A nation divided shocked itself a year ago with an election that upended politics as we know it and took the country in a vastly different direction.
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The shock has barely worn off. It created waves that continue to wash over a nation that seems as restless and even as angry as it was on Election Day 2016.
The year after Donald Trump’s victory has demonstrated that the election did not merely expose the nation’s divisions. It exacerbated them — with restless voters across the ideological spectrum and a vast swath of the country bewildered by the pace of it all.
The latest ABC News/Washington Post poll tells the story of the big divide in dramatic fashion. Two-thirds of Americans surveyed doubt the president’s honesty and trustworthiness, with a similar share saying he lacks the appropriate personality and temperament for the job.
SLIDESHOW: Trump’s first 100 days
The poll shows diminishing numbers of respondents believe the president can improve race relations, the health care system, the economy and security against terrorist threats. Trump’s approval rating stands at a dismal 37 percent — a low for post–World War II presidents nine months into the job and a clear sign that the nation thinks he’s just not up to the job.
Yet, for all that, 91 percent of polled Trump voters say they would vote for him all over again. And the Democratic Party has done little over the past year to establish itself as a leadership option that would handle the nation’s challenges more effectively.
As a reflection of society, Trump at times seems well suited for an impassioned, chaotic, short-attention-span era. His instinct to divide rather than unite leaves him at the helm of a country that has seldom seemed angrier.
It has been a dizzying year.
Racial tumult, threats of nuclear war, national tragedies, suffering from natural disasters, legislative failures, revelations of Russian interference with American democracy, indictments from a special counsel — headlines blow through at the speed of a presidential Twitter feed.
Trump has redefined the boundaries of political discourse deemed appropriate for a president. He has repeatedly stated and tweeted things that are simply not true.
He has raged against perceived enemies, even if they represent institutions that are supposed to be removed from interference by the president. White House palace intrigue has become a national sport. A full year later, Trump still likes to mention his Electoral College victory and still likes tweeting about Hillary Clinton.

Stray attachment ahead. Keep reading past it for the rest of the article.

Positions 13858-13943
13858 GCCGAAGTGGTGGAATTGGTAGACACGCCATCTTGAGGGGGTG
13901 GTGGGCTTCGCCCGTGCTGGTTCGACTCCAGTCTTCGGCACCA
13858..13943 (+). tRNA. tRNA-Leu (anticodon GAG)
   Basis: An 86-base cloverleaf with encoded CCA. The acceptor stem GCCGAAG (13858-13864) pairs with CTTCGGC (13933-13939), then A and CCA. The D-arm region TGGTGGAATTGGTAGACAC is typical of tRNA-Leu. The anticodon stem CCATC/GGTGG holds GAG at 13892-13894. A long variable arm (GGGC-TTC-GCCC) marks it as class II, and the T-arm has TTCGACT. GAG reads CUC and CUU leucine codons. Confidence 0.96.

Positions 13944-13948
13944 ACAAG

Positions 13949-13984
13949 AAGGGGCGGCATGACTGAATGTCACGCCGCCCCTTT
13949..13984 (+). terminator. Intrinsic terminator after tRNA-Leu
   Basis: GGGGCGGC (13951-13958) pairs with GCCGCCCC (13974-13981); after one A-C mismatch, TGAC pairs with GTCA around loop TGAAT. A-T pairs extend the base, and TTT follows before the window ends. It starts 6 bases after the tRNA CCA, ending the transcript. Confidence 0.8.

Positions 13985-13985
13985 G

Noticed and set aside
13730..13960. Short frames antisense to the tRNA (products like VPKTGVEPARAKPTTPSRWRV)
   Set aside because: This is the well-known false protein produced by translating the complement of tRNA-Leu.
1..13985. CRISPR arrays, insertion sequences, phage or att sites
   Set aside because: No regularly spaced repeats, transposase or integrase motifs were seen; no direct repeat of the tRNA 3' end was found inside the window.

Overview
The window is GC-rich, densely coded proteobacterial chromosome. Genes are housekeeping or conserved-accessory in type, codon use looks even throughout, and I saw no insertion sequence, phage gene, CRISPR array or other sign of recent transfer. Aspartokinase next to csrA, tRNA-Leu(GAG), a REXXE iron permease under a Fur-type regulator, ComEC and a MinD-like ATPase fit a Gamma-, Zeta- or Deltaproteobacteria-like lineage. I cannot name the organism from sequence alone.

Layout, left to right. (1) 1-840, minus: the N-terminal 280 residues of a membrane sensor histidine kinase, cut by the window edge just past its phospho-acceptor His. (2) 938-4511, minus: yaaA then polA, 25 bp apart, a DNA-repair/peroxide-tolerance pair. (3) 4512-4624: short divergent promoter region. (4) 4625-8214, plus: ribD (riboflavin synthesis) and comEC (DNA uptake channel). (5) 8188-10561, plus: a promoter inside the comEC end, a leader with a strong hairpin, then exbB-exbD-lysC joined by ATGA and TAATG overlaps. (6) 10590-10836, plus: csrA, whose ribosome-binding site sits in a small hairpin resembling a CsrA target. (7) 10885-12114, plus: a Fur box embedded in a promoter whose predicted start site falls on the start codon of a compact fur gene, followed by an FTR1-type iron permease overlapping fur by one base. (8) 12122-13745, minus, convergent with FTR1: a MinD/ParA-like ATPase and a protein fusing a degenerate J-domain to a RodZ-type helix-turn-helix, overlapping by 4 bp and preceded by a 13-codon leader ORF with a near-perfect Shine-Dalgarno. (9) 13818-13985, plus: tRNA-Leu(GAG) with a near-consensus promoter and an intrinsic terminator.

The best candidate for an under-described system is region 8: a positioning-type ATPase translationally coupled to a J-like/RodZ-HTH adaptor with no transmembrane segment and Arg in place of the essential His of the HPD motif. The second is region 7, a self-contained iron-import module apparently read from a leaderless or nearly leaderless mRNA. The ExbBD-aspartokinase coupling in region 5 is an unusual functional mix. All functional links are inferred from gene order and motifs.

For all this, the stock market surge continues, buoyed by the possibility of a massive tax-cut package. Fears of armed conflict are real, but the nation is not engaged in any new wars.
The party Trump leads has mostly adjusted to his new normal. With united control of Washington, the Republican Party has molded itself to the Trump vision far more than Trump has bowed to Washington’s norms.
The few GOP leaders who have outright denounced him have done so in leaving the national scene, meaning the president can and does claim victory over even more vanquished rivals.
Trump is broadly unpopular, yes, but he was when he won the election too. The Trump base is about as solid as it was last fall, when “Make America great again” signs across rural America were manifestations of how a New York billionaire spoke to the hopes and dreams of those who felt forgotten and left behind.
There will be no forgetting this period. The fever that produced the wild 2016 campaign has most definitely not broken.
As for the president, for all the reasons for discomfort, he is in many ways where he is most comfortable operating.
Trump has set a tone and a pace for America that tests the nation’s institutions in fundamental ways.
But he remains at the center of all the wild action — right where he wants to be.